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The Significance and Origins of the Tradition

It’s a custom that many people have seen. In the closing moments of the Academy Award winning film Schindler’s List, some of those who survived the Holocaust because of Oskar Schindler file past his grave, leaving stones on the monument. The placement of stones on a grave or monument is an ancient tradition in the Jewish faith. In fact, in most Jewish cemeteries, you won’t see flowers, but it’s not uncommon to see lots of stones, large and small, placed without apparent pattern on most graves.  

For those who are not of the Jewish faith, this tradition is very unfamiliar. But even for members of the Jewish faith, there may be questions about this custom. How did it start and what is the significance of the placement of stones. 

The first thing to understand is that the placement of a stone at a grave or monument is not a commandment of any kind—it is simply a tradition or custom that has evolved. As with many traditions that originated thousands of years ago and have been carried into modern times, both the origins and the symbolism of the act are subject to different interpretations. Among the most widely accepted are:

  • The stones evolved as a way to warn Jewish priests—When the Temple was in Jerusalem, a Jewish priest (known as a kohanim) was believed to be made ritually impure if he came within four feet of a corpse. As many graves were essentially unmarked, mourners developed the tradition of placing rocks at the grave to warn any priests who might pass by.
  • The stone signifies that the deceased continues to live on in our memory—Jewish scholars point out that the Hebrew word for pebble is tz’ror, which can also be translated to mean “bond.” When people of the Jewish faith recite the El Maleh Rahamim prayer (the prayer for the departed), they pray “tz’ror haHayyim,” asking the decedent to be “bound up in the bonds of life.” The placement of the stone both signifies that the mourner has been to the gravesite to pay respects and that the deceased will continue to live on in the mourner’s memory.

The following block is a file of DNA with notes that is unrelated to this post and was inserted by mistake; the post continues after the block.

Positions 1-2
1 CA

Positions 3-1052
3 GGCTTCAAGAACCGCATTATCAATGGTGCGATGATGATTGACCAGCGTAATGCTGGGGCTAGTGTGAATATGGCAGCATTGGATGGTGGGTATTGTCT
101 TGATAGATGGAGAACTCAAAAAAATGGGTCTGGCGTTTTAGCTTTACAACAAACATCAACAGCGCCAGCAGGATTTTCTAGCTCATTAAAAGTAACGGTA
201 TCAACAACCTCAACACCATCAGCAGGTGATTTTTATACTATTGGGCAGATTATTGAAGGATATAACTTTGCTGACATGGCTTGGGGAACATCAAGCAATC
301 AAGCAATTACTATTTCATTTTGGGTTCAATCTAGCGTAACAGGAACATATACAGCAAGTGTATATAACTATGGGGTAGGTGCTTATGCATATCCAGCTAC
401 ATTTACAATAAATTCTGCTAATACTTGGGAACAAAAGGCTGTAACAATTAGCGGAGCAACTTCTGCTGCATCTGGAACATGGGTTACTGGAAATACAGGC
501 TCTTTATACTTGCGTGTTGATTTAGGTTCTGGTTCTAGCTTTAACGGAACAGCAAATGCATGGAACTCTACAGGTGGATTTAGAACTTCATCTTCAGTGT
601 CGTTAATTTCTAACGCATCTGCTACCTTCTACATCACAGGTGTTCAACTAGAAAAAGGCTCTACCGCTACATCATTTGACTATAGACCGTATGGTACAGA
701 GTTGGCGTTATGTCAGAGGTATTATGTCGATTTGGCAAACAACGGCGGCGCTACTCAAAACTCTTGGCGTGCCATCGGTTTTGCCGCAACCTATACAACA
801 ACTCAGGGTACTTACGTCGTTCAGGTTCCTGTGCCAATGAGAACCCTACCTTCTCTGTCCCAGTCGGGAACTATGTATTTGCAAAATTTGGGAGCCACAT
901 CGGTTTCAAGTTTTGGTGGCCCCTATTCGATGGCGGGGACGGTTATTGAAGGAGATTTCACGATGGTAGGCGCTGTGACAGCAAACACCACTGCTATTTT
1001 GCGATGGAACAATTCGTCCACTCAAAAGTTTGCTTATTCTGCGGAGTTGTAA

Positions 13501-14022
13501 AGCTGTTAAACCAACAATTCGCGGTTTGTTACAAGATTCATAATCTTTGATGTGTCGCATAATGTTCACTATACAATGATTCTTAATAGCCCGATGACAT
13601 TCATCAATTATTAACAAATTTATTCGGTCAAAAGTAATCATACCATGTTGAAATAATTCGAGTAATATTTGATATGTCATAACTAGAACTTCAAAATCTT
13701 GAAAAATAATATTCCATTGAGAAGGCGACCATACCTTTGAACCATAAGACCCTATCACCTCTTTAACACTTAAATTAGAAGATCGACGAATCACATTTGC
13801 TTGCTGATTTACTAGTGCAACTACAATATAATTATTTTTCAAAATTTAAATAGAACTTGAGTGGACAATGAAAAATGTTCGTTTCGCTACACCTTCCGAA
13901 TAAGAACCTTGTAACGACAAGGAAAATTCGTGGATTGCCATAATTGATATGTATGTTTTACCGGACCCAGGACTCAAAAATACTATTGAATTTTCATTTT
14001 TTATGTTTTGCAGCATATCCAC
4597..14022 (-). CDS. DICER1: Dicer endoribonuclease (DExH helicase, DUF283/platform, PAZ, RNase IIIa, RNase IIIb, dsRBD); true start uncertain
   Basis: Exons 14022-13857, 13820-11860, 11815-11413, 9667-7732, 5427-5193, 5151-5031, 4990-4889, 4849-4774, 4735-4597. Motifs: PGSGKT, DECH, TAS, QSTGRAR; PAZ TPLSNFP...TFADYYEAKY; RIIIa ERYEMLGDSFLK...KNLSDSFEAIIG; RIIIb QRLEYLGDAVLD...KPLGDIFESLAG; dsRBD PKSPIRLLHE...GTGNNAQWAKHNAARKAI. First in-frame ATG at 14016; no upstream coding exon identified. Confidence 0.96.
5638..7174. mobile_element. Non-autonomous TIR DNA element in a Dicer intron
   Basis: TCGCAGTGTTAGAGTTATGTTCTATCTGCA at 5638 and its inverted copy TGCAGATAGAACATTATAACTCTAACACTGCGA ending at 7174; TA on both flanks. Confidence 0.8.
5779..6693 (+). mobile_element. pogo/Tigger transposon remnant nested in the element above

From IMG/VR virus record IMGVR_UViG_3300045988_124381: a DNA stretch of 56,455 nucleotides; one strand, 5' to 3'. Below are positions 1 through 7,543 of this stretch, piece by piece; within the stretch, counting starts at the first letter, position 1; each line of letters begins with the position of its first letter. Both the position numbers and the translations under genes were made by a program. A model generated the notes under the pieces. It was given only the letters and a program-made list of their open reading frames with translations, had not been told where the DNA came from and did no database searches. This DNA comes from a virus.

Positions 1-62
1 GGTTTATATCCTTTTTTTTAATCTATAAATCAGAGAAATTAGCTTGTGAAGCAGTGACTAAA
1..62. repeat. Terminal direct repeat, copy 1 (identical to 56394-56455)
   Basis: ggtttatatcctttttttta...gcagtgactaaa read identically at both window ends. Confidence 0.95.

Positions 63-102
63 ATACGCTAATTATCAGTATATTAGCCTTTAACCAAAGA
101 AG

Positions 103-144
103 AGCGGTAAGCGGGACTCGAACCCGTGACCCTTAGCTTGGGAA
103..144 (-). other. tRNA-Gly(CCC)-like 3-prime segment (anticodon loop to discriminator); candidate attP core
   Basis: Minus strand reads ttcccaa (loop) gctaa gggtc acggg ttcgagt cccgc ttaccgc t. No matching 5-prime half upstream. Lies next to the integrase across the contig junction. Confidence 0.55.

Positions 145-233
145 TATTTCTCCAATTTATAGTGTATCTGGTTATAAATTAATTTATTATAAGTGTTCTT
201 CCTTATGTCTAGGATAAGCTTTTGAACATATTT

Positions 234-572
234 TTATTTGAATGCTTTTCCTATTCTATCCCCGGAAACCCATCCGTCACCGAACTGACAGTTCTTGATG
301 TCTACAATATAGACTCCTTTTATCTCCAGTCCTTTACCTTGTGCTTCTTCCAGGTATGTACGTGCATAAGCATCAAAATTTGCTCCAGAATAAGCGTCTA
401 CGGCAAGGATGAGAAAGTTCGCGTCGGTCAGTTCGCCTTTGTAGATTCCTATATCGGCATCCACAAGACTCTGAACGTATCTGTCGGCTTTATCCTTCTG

• The stone keeps the decedent’s soul where it belongs—According to the Talmud, when a person is buried, his or her soul continues to stay in the grave for a while. There’s also a rich Jewish literary tradition with stories of souls that attempted to return to the living, often with undesirable consequences. Many believe that the stones weigh down the soul, helping it stay where it belongs. Closely tied to this belief is the idea that the stones also keep otherworldly beings, such as golems and demons, from entering the grave. 
  • The stones signify the permanence of the soul, as opposed to the impermanence of life—You don’t see flowers at a Jewish funeral and you don’t see flowers placed at a Jewish grave. Many believe that’s because flowers are symbolic of life—they are born, they blossom, they wither and die. Stones, however, exemplify the permanence of the soul, and of our memory of the departed. 
  • The stone symbolizes communication with the departed—Those who ascribe to this interpretation point to the tradition of leaving handwritten notes at the Western Wall in Jerusalem. When those seeking to leave a note could not find a cubby hole or space in the wall to place the note, they would leave it at the base of the wall, weighted down by a stone or pebble. The same tradition was followed at graves and monuments, but the tradition of leaving a note has died out, so that the placement of the pebble signifies the communication. 

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